Think about when you start a new job. On that first day you are being shown a hundred different processes and learning countless new names. When you get home your head is bursting isn’t it? But you know that you will get there. You know that tomorrow it will be a little easier and by next month you will be almost completely comfortable with it all.
Now I want you to imagine that you only went to this new job once a month or even once every two months (I know it sounds like a perfect life!)
Leaving all that time between going to work at your new job would mean that every time you did go you would feel ‘new’. You would spend much of the time confused and trying to re-learn the processes you learned last time and you certainly wouldn’t remember everyone’s name. You would be stressed, tired and fed up at the end of every working day but, much worse than that, you would feel down on yourself. Like you weren’t good at what you were trying to do.
Unfortunately this was me when I first started learning photography. I used to leave months between practicing. Literally months! I took two steps backwards before I ever moved forwards because I was going over old ground every single time.
I WISH I could go back and do it all differently!
If you have children then I know that you will be familiar with this… How many times do you find yourself telling your children they need to practice something? My son is terrible for becoming really frustrated if he is not good at something straight away. He wants to give up before he even really gets started. We had this issue when he started learning piano and learning to play rugby. The thing is, when you are a child you have your parents insisting that you give something a proper go before deciding whether to give it up don’t you? They drive you to wherever you need to go and they encourage you to practice.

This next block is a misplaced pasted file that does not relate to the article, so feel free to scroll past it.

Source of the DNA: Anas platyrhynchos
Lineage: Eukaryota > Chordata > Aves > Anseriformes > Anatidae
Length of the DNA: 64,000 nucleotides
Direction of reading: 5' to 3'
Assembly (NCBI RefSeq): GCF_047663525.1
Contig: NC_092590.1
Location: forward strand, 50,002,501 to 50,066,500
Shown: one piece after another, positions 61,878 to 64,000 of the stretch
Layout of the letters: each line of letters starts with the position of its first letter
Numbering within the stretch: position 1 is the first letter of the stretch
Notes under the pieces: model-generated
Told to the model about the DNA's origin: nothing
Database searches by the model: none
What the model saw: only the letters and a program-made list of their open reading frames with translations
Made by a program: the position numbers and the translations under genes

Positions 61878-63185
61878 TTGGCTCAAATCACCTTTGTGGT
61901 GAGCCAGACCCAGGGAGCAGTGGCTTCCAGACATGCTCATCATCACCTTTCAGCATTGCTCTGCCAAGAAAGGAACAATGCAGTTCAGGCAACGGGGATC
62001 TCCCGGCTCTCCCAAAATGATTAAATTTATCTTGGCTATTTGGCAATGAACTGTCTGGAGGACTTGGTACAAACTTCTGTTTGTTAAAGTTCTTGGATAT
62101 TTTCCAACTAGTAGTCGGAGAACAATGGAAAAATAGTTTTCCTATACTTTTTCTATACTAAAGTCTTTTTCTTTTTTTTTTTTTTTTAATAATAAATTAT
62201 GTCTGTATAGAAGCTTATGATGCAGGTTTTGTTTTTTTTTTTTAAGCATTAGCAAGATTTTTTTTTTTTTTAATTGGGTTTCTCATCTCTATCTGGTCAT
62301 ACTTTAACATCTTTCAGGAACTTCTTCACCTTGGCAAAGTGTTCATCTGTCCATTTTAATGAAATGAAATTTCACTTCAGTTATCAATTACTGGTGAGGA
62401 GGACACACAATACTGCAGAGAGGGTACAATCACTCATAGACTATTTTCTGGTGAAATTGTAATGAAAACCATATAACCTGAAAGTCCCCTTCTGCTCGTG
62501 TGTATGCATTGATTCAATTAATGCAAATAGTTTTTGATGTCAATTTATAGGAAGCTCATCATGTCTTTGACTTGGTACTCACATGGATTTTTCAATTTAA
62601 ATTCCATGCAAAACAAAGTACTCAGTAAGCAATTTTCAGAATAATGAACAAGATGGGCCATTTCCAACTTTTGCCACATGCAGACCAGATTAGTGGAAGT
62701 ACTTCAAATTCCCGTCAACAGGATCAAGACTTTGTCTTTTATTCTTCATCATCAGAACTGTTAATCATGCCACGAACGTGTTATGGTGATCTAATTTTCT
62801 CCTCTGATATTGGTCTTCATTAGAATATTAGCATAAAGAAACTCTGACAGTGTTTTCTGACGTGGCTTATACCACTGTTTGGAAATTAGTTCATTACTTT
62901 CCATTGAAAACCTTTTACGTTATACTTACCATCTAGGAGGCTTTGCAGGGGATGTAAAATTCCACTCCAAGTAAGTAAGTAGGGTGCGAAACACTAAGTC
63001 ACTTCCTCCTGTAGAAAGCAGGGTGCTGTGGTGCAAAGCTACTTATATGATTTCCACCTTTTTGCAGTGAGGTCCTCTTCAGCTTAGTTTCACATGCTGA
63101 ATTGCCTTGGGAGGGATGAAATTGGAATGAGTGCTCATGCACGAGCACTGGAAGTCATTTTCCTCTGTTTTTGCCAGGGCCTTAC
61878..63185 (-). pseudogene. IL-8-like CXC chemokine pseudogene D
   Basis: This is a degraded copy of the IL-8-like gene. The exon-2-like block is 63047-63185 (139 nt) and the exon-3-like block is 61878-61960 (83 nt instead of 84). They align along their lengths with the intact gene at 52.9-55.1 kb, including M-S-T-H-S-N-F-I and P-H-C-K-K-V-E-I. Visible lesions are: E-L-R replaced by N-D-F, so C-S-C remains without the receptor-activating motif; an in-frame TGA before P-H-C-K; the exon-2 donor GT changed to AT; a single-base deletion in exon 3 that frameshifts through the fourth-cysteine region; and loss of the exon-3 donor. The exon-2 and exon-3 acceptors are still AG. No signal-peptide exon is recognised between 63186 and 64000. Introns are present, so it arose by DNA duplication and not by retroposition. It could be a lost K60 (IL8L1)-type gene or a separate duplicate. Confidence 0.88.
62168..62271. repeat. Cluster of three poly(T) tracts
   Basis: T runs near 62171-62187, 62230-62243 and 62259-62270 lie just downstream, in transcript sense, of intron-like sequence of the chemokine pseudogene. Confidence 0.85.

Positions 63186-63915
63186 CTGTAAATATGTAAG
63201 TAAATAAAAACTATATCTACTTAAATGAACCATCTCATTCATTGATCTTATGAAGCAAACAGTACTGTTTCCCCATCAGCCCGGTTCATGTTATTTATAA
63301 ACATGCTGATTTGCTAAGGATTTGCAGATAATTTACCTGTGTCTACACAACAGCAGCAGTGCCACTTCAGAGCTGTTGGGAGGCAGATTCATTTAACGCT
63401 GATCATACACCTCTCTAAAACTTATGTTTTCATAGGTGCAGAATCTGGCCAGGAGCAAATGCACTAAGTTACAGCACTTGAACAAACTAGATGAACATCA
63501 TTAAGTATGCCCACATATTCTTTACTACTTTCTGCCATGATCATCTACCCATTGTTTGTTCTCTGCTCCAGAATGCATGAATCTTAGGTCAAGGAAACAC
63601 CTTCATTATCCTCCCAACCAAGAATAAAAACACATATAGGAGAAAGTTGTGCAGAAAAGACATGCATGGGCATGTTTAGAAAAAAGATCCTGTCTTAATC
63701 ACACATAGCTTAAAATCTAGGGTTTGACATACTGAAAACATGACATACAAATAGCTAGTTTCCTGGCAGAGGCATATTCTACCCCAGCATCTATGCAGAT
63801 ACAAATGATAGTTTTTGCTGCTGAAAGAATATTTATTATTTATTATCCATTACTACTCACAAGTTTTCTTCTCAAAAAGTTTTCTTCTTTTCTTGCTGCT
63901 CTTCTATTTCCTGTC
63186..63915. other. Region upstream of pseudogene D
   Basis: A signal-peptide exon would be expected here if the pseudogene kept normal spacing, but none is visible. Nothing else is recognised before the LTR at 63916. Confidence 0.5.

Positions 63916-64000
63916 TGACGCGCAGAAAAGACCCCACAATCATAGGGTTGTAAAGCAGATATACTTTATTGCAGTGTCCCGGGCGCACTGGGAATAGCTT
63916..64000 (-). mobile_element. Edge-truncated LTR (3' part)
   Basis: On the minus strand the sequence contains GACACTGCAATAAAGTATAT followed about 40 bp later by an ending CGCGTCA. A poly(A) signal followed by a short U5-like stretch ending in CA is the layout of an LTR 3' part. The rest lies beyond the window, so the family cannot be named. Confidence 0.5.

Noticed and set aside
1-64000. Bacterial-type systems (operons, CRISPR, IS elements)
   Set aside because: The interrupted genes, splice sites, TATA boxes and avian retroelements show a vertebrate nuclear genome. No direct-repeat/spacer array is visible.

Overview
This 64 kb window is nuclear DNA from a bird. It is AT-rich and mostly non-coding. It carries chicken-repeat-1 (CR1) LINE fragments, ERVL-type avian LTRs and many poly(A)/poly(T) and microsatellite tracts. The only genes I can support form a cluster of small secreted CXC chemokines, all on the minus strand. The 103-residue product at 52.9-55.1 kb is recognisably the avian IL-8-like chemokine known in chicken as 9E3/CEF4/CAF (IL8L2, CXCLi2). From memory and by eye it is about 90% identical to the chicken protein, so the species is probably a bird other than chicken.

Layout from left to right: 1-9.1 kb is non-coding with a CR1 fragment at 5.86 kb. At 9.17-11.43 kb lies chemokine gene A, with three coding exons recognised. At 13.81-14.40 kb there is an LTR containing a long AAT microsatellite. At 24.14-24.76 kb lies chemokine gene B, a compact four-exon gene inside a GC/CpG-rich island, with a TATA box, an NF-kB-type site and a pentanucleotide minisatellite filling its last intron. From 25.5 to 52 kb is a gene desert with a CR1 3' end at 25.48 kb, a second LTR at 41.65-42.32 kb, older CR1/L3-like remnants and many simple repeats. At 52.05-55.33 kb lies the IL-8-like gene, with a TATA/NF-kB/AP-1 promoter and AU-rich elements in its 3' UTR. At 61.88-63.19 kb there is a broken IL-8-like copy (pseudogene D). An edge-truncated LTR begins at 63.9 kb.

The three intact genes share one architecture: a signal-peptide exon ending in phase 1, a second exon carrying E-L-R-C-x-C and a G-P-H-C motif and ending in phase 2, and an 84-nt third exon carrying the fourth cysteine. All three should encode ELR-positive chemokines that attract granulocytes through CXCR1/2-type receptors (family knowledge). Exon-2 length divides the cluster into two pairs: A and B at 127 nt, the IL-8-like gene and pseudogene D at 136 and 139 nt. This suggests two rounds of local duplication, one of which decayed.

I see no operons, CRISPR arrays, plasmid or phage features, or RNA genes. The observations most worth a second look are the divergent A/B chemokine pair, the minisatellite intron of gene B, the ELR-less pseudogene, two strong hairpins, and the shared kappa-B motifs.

But who is doing that for you when you are an adult?
Unfortunately that responsibility falls on yourself as an adult. And we have exactly the same tendencies as children do. If something is proving difficult, and it is not actually essential, then most of us give up.
So you know what I am getting at here. With photography, practice is key. You will not become skilled without it. And when I say practice, I mean a lot of practice. Especially at the beginning before things start to become second nature.
I know what you are thinking. You are thinking;
‘But Julie, I just don’t have enough time. Life is so busy!’